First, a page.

Andrew Lavoott Bluestone has been an attorney for 40 years, with a career that spans criminal prosecution, civil litigation and appellate litigation. Mr. Bluestone became an Assistant District Attorney in Kings County in 1978, entered private practice in 1984 and in 1989 opened…

Andrew Lavoott Bluestone has been an attorney for 40 years, with a career that spans criminal prosecution, civil litigation and appellate litigation. Mr. Bluestone became an Assistant District Attorney in Kings County in 1978, entered private practice in 1984 and in 1989 opened his private law office and took his first legal malpractice case.

Since 1989, Bluestone has become a leader in the New York Plaintiff’s Legal Malpractice bar, handling a wide array of plaintiff’s legal malpractice cases arising from catastrophic personal injury, contracts, patents, commercial litigation, securities, matrimonial and custody issues, medical malpractice, insurance, product liability, real estate, landlord-tenant, foreclosures and has defended attorneys in a limited number of legal malpractice cases.

Bluestone also took an academic role in field, publishing the New York Attorney Malpractice Report from 2002-2004.  He started the “New York Attorney Malpractice Blog” in 2004, where he has published more than 4500 entries.

Mr. Bluestone has written 38 scholarly peer-reviewed articles concerning legal malpractice, many in the Outside Counsel column of the New York Law Journal. He has appeared as an Expert witness in multiple legal malpractice litigations.

Mr. Bluestone is an adjunct professor of law at St. John’s University College of Law, teaching Legal Malpractice.  Mr. Bluestone has argued legal malpractice cases in the Second Circuit, in the New York State Court of Appeals, each of the four New York Appellate Divisions, in all four of  the U.S. District Courts of New York and in Supreme Courts all over the state.  He has also been admitted pro haec vice in the states of Connecticut, New Jersey and Florida and was formally admitted to the US District Court of Connecticut and to its Bankruptcy Court all for legal malpractice matters. He has been retained by U.S. Trustees in legal malpractice cases from Bankruptcy Courts, and has represented municipalities, insurance companies, hedge funds, communications companies and international manufacturing firms. Mr. Bluestone regularly lectures in CLEs on legal malpractice.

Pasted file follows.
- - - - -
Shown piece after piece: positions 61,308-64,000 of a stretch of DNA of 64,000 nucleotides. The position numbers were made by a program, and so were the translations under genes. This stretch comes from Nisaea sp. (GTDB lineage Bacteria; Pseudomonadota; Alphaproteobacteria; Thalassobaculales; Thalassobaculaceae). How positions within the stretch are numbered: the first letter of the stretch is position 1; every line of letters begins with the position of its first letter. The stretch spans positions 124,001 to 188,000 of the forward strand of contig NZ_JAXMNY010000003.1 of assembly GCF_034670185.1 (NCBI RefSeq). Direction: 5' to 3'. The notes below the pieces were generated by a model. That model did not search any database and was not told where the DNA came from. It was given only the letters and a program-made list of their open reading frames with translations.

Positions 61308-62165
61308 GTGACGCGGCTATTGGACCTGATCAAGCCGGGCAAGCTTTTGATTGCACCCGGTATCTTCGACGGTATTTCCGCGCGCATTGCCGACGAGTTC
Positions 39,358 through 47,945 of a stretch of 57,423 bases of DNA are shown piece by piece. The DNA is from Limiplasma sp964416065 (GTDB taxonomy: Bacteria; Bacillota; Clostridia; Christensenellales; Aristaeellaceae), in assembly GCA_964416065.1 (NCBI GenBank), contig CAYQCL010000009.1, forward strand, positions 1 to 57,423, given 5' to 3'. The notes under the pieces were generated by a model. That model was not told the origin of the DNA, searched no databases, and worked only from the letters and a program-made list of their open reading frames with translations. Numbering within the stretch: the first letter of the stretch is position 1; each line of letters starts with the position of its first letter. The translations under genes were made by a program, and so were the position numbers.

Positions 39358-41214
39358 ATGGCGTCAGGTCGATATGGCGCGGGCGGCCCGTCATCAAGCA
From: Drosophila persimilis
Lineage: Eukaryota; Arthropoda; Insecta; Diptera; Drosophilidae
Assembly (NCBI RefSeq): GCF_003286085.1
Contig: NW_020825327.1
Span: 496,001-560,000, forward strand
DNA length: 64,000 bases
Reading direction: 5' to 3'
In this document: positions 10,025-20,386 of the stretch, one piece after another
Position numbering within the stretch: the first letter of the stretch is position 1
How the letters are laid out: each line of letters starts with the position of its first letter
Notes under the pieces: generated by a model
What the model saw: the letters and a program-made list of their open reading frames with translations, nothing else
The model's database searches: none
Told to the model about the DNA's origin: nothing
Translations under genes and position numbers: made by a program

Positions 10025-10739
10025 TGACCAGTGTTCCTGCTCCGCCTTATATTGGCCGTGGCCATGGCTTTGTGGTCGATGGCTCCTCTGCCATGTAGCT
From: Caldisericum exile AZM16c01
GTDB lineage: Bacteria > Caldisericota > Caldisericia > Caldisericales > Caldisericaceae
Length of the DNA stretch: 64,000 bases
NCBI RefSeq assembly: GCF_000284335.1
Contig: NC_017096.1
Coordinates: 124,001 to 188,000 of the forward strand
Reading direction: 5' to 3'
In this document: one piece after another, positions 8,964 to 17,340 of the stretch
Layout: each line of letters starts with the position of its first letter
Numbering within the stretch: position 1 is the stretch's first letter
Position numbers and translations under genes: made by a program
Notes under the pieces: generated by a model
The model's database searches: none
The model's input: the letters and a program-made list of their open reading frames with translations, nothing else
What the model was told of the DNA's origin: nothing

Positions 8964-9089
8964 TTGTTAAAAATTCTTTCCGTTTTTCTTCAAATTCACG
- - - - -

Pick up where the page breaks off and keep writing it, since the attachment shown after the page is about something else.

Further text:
Based upon his professional experience Bluestone was named a Diplomate and was Board Certified by the American Board of Professional Liability Attorneys in 2008 in Legal Malpractice. He remains Board Certified.  He was admitted to The Best Lawyers in America from 2012-2019.  He has been featured in Who’s Who in Law since 1993.

In the last years, Mr. Bluestone has been featured for two particularly noteworthy legal malpractice cases.  The first was a settlement of an $11.9 million dollar default legal malpractice case of Yeo v. Kasowitz, Benson, Torres & Friedman which was reported in the NYLJ on August 15, 2016. Most recently, Mr. Bluestone obtained a rare plaintiff’s verdict in a legal malpractice case on behalf of the City of White Plains v. Joseph Maria, reported in the NYLJ on February 14, 2017. It was the sole legal malpractice jury verdict in the State of New York for 2017.

Bluestone has been at the forefront of the development of legal malpractice principles and has contributed case law decisions, writing and lecturing which have been recognized by his peers.  He is regularly mentioned in academic writing, and his past cases are often cited in current legal malpractice decisions. He is recognized for his ample writings on Judiciary Law § 487, a 850 year old statute deriving from England which relates to attorney deceit.